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increase in the reactionary power of nonparticipatory spectacle. The text makes it clear, however, that this could be otherwise: «[…] those that want to construct this [new] world must simultaneously fight the tendency of cinema to constitute the anti-construction of situations (the construction of a slave atmosphere, the succession of the cathedrals) while recognizing the significance of the new technological developments (stereo sound, odorama) which are valuable in and of themselves.» [17]

The opposite of a knee-jerk rejection of cinematic technology as such, the editorial attributes the reactionary state of the medium (the absence of avant-garde developments manifest in the plastic arts and in literature—see «The Two Avant Gardes» by Peter Wollen) to economic and ideological constraints, but also to the social importance of the medium. It is this importance, in turn, that makes it necessary that the medium remain in the control of the hegemonic class. Instead of abandoning film as hopelessly contaminated, the article closes instead with a call for its appropriation. Cinema is likened to architecture (another major SI concern) in terms of its significancewithin daily life, the difficulties facing any attempt at its renovation, and the imperative for just such a transformation. This leads to the following conclusion: «One must therefore struggle to appropriate a truly experimental sector within the cinema. We can envisage two distinct ways of using cinema: first, its employment as a form of propaganda in the pre-Situationist transition period; then its direct employment as a constitutive element of an actual situation.» [18] One could read this as the first, rough outline of a manifesto for an (anti) Situationist film practice.

To gain a more detailed understanding of the motivations behind the SI espousal of film as a revolutionary weapon, one must examine remarks scattered throughout their publications. In one of the more programmatic of these statements, the concluding section of the article «The Situationists and the New Forms of Action against Politics and Art,» René Viénet argues that the SI must make use of the cinema—»the newest and without doubt most useful means of expression of our epoch«—as a didactic, analytic, and critical tool: «Among other possibilities,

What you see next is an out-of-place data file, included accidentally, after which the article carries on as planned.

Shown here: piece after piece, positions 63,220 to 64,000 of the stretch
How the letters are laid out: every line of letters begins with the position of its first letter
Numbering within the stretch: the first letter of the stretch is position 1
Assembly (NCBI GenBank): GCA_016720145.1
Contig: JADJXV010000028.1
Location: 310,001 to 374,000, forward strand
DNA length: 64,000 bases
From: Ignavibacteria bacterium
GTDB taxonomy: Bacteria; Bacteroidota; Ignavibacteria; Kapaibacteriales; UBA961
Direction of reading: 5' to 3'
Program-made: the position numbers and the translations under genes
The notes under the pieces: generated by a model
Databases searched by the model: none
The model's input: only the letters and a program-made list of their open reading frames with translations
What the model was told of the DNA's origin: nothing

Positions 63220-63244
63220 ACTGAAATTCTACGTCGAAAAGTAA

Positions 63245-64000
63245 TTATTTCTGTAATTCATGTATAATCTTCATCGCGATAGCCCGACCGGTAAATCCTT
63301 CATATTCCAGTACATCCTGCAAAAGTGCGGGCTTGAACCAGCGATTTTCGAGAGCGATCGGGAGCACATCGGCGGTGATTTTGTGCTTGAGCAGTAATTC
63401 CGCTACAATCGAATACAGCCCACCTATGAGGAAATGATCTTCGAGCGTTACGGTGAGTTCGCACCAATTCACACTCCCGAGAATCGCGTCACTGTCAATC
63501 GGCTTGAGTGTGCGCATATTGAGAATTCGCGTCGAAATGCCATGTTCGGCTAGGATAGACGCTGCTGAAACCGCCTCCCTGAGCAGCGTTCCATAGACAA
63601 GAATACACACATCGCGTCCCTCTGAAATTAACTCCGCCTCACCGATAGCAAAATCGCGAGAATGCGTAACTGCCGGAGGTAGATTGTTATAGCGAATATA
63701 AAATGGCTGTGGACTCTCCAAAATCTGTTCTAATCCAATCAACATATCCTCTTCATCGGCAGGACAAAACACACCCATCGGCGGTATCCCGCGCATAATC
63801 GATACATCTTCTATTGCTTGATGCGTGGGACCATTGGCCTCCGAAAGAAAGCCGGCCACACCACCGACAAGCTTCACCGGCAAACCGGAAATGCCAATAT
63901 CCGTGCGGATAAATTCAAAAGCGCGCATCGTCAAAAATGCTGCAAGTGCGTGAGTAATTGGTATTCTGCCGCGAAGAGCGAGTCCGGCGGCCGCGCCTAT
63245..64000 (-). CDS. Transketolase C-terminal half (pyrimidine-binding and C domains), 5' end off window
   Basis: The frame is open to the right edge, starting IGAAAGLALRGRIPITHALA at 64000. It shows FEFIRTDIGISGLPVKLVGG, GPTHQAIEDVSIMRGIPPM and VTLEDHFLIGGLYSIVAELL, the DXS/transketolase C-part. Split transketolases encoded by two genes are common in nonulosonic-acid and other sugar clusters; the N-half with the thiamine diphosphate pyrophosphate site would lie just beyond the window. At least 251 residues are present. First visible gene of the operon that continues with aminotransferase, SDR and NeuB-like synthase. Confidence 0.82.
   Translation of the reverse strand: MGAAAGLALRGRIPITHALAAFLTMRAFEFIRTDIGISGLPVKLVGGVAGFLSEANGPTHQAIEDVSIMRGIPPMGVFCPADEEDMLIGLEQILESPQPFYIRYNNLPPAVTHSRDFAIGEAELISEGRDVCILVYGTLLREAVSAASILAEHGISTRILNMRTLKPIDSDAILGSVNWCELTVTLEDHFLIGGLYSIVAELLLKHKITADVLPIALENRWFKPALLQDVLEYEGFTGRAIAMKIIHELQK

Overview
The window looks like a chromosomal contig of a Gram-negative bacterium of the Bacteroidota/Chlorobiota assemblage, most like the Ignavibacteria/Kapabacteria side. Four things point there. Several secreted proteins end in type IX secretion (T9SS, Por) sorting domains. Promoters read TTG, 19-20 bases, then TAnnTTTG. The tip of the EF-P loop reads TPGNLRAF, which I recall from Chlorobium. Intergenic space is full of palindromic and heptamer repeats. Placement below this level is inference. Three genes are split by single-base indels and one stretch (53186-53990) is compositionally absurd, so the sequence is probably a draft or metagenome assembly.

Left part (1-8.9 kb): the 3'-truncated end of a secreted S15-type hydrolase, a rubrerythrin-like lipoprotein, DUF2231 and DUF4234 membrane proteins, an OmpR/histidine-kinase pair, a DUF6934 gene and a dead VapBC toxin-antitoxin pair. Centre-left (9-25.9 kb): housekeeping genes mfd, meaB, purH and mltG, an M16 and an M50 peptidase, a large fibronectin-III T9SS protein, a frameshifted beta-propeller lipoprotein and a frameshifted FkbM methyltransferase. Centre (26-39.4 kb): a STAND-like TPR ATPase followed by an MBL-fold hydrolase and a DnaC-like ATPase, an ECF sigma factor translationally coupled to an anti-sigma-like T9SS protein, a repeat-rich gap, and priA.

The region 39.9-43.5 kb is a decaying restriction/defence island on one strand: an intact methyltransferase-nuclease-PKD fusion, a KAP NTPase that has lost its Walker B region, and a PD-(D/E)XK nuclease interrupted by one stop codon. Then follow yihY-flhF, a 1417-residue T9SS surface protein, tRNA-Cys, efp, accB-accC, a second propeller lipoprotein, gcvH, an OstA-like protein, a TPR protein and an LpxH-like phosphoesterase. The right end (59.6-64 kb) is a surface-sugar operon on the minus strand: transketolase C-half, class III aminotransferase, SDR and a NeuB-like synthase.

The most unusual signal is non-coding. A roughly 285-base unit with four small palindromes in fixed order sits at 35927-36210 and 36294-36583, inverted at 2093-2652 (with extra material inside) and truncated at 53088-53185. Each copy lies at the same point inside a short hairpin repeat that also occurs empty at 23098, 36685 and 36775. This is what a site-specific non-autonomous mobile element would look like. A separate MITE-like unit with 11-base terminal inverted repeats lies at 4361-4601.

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the cinema lends itself particularly well to studying the present as an historical problem, to dismantling processes of reification. Historical reality can, of course, be apprehended, known and filmed only in the course of a complicated process of mediations […] This mediation would be difficult if the empirical existence of facts themselves was not already a mediated existence, which only takes on an appearance of immediateness because of and to the extent that, on the one hand, consciousness of the mediation is lacking and, on the other hand, the facts have been uprooted from the network of their determinations, placed in an artificial isolation and poorly linked together again by the montage of classical cinema. It is precisely this mediation, which has been lacking, and inevitably so, in pre- Situationist cinema, which has limited itself to so called objective forms or representation of politico-moral concepts, whenever it has not been a merely academic type of narrative with all its hypocrisies.» [19]

5. The Visual-acoustic détournement

Viénet´s conception of an SI film practice enlists thespecific capacities of the medium (above all, photographic documentation, voice-over, and analytic montage) to expose the always already mediated status of the seemingly immediate and «natural» world constructed in classical, or pre-Situationist, cinema. The present is studied as a historical problem, history is recast as a problem of representation, and, above all, the practice of representation itself is continuously subjected to critical interrogation. This staging of mediation takes the form of a work on other mediations, primarily by means of cinema´s elective affinity to the important strategy of citation and reinscription referred to as détournement. Indeed, in a programmatic essay, the editorial collective of IS goes so far as to say that «the signature of the movement, the trace of its presence and its contestation in contemporary cultural reality…is first and foremost the employment of détournement.» [20]

It is in this capacity for visual-acoustic détournement that cinema finds its single most important justification as an instrument of SI activity. As Debord and Gil J Wolman confirm in their user´s guide to this hallmark SI activity, among the various